One day in the old times when we could still talk with other creatures, while some children were playing about the house, their mother inside heard them scream. Running out she found that a rattlesnake had crawled from the grass, and taking up a stick she killed it. The father was out hunting in the mountains, and that evening when coming home after dark through the gap he heard a strange wailing sound. Looking about he found that he had come into the midst of a whole company of rattlesnakes, which all had their mouths open and seemed to be crying. He asked them the reason of their trouble, and they told him that his own wife had that day killed their chief, the Yellow Rattlesnake, and they were just now about to send the Black Rattlesnake to take revenge.

The hunter said he was very sorry, but they told him that if he spoke the truth he must be ready to make satisfaction and give his wife as a sacrifice for the life of their chief. Not knowing what might happen otherwise, he consented. They then told him that the Black Rattlesnake would go home with him and coil up just outside the door in the dark. He must go inside, where he would find his wife awaiting him, and ask her to get him a drink of fresh water from the spring. That was all.

He went home and knew that the Black Rattlesnake was following. It was night when he arrived and very dark, but he found his wife waiting with his supper ready. He sat down and asked for a drink of water. She handed him a gourd full from the jar, but he said he wanted it fresh from the spring, so she took a bowl and went out of the door. The next moment he heard a cry, and going out he found that the Black Rattlesnake had bitten her and that she was already dying. He stayed with her until she was dead, when the Black Rattlesnake came out from the grass again and said his tribe was now satisfied.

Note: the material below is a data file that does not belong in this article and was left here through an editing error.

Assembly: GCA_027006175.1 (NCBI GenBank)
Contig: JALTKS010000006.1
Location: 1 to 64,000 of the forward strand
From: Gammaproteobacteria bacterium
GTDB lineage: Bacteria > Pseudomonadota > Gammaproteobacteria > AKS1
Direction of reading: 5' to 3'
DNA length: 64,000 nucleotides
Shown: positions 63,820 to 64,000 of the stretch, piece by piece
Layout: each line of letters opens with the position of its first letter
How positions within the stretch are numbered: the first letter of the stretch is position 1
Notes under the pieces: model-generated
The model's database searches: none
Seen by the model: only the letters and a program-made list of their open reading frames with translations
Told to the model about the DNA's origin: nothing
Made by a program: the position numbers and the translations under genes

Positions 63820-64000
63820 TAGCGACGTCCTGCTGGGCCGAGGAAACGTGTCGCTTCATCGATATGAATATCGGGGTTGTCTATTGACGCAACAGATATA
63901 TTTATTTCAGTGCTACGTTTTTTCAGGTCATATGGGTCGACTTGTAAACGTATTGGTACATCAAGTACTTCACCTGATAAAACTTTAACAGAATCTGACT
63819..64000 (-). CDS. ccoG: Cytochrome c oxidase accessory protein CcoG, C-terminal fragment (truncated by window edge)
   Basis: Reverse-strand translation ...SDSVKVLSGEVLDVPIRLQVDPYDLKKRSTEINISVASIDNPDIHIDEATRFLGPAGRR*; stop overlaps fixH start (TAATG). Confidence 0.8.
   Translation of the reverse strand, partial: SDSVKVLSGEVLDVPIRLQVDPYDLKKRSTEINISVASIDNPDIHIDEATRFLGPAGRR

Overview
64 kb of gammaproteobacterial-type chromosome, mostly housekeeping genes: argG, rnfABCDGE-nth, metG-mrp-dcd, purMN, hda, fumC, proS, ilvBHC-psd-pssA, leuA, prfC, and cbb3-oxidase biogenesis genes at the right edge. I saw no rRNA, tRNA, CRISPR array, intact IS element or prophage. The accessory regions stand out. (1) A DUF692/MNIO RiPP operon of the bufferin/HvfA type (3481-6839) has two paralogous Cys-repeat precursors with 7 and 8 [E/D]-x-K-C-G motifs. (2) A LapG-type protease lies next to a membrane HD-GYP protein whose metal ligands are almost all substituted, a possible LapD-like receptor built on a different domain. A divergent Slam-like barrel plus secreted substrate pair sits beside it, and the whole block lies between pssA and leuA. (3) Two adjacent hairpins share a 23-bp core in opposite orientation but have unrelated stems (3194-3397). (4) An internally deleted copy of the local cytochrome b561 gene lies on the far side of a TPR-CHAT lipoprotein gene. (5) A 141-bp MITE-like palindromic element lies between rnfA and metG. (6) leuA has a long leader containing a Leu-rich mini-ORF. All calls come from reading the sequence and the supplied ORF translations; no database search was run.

He then taught the hunter a prayer song, and said, "When you meet any of us hereafter sing this song and we will not hurt you; but if by accident one of us should bite one of your people then sing this song over him and he will recover."

And the Cherokee have kept the song to this day.
You can find many other marvelous Cherokee tales in Mooney's Myths of the Cherokee which is online at the Sacred Texts website.

For all that I love Aesop, if I were going to pick a story to retell in my own words, I would choose the Cherokee story. Just imagine the thoughts of the man on his way home, thinking about the events that are going to take place...

Getting Started

I just got the email reminding me that the Coursera course begins this week. The website is nice, and it's clear what I need to do to get started - which is to view some video clips. I'm not the biggest fan of doing things via video, but I see that there is a course syllabus in text format, too. So, off I go to watch the first video clip - I'm definitely looking forward to the course and have lots of questions about how it will work.

(pause for watching...)